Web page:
The History of the Korean language
The Korean language is believed to be part of the Altaic language family and is spoken by nearly 80 million people around the world. It’s native to North and South Korea, but is also spoken in parts of the People's Republic of China, parts of Japan, and by people in the United States and Russia.
Today, it’s assumed that the Korean language evolved from the dialects of the Buyeo. Out of the language of these tribes, so-called Middle Korean developed over various intermediary steps and is traceable back to a thousand years before Christ.
Middle Korean was strongly marked by the influence of the Manchurians and Chinese. At that time in Korea, writing was done exclusively in Chinese characters. In about the 16th century, Middle Korean formed into today’s spoken version of the language.
The North Korean dialect is based primarily on that spoken in and around the capital city of Pyongyang. The language of South Korea is significantly influenced by the dialect in the capital of Seoul. The differences in these dialects are minimal, and inhabitants of both North and South can easily communicate with each other.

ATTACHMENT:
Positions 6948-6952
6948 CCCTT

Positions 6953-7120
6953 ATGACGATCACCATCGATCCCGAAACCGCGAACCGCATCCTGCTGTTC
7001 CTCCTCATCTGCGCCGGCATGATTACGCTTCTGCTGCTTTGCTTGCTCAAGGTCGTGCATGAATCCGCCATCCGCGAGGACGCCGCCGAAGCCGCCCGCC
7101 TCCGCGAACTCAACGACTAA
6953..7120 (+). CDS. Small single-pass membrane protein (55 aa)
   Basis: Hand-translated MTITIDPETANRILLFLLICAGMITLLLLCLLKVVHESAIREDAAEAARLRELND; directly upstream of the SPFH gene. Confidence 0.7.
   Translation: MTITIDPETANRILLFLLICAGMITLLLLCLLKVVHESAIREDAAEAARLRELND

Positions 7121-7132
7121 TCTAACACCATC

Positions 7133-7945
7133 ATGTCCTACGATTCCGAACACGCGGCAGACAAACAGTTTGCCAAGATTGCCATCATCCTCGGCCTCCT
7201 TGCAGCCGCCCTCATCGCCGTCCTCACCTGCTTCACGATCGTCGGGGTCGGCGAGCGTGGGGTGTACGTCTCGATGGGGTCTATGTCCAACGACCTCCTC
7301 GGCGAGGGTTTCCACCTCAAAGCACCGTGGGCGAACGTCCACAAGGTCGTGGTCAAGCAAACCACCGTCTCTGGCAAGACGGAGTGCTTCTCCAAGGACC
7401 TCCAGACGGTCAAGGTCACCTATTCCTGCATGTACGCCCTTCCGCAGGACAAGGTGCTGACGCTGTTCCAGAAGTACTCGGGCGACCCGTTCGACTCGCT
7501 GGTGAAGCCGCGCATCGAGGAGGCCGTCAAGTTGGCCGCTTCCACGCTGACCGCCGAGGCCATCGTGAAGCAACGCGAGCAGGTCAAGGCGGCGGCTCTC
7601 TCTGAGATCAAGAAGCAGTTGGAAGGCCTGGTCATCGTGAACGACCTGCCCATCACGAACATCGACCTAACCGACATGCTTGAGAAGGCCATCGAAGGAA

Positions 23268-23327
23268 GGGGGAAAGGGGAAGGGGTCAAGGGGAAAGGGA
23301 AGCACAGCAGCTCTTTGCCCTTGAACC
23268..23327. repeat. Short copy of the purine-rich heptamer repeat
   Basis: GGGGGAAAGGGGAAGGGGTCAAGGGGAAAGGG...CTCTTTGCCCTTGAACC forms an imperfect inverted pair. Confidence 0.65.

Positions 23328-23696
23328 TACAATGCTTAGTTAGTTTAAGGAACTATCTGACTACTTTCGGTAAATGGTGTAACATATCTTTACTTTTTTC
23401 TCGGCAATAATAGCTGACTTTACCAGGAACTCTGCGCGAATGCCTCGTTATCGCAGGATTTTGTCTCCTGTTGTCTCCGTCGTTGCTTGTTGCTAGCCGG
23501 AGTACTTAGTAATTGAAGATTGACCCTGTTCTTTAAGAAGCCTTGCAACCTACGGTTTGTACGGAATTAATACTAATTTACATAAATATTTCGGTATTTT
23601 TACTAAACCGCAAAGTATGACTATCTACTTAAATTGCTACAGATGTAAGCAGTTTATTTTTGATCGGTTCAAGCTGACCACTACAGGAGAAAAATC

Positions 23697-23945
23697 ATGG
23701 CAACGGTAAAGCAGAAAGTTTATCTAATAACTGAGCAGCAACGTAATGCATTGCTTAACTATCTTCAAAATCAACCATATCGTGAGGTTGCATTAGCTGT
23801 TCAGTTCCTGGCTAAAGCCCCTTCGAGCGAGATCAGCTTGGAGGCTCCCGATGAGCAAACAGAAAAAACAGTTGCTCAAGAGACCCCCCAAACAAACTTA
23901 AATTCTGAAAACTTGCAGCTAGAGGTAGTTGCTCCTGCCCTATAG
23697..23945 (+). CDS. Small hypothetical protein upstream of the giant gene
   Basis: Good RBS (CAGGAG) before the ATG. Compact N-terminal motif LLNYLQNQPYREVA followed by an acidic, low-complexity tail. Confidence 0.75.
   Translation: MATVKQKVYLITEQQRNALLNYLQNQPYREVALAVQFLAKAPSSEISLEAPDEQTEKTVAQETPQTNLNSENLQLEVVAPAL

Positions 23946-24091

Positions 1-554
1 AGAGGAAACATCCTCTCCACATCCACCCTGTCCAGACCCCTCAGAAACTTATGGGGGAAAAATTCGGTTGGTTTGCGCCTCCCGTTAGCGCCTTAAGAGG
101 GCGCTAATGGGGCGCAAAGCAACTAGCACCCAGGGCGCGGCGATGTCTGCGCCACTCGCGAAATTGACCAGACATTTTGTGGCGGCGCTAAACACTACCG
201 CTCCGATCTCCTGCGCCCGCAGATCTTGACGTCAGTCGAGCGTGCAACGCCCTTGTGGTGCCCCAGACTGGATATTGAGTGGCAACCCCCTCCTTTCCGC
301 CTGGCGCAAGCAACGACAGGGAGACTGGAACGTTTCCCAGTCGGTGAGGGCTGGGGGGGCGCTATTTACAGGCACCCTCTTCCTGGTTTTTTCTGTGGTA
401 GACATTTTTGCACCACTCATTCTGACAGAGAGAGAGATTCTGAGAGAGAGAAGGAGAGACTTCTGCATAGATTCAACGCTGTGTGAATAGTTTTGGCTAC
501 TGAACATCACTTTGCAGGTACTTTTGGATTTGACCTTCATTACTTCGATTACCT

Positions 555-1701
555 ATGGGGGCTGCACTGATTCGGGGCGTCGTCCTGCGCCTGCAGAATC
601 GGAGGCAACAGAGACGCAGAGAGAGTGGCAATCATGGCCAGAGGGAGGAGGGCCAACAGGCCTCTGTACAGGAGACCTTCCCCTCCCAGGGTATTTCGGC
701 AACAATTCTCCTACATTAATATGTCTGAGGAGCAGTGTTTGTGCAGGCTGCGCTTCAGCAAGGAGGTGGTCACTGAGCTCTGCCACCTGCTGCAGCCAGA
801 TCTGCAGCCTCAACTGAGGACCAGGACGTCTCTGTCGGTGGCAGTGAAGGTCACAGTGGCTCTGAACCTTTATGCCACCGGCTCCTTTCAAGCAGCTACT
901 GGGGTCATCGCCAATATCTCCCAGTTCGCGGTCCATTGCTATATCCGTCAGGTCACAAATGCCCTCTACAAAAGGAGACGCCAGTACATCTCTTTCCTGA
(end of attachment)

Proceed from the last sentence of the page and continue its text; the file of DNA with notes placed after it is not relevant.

There is only one variant of Korean that isn’t understandable to North and South Koreans, which is spoken on the volcanic island of Jeju-do – a special province of South Korea.
A Popular but Complex Language
Korean is currently enjoying a large amount of popularity. Today, many people from all around the globe are learning Korean for various reasons.
The polite forms, in particular, are very complex and can be confusing for foreigners. There are numerous titles or descriptions of kinship relation that are used as titles. People studying the language must work hard to use these in the correct situations and context.
When using polite forms, there is also a cultural assessment of your conversation partner. Therefore, the verbs of the Korean language, for example, are often used in a social context.
The vocabulary contains loanwords from Chinese, Japanese, English, and German.
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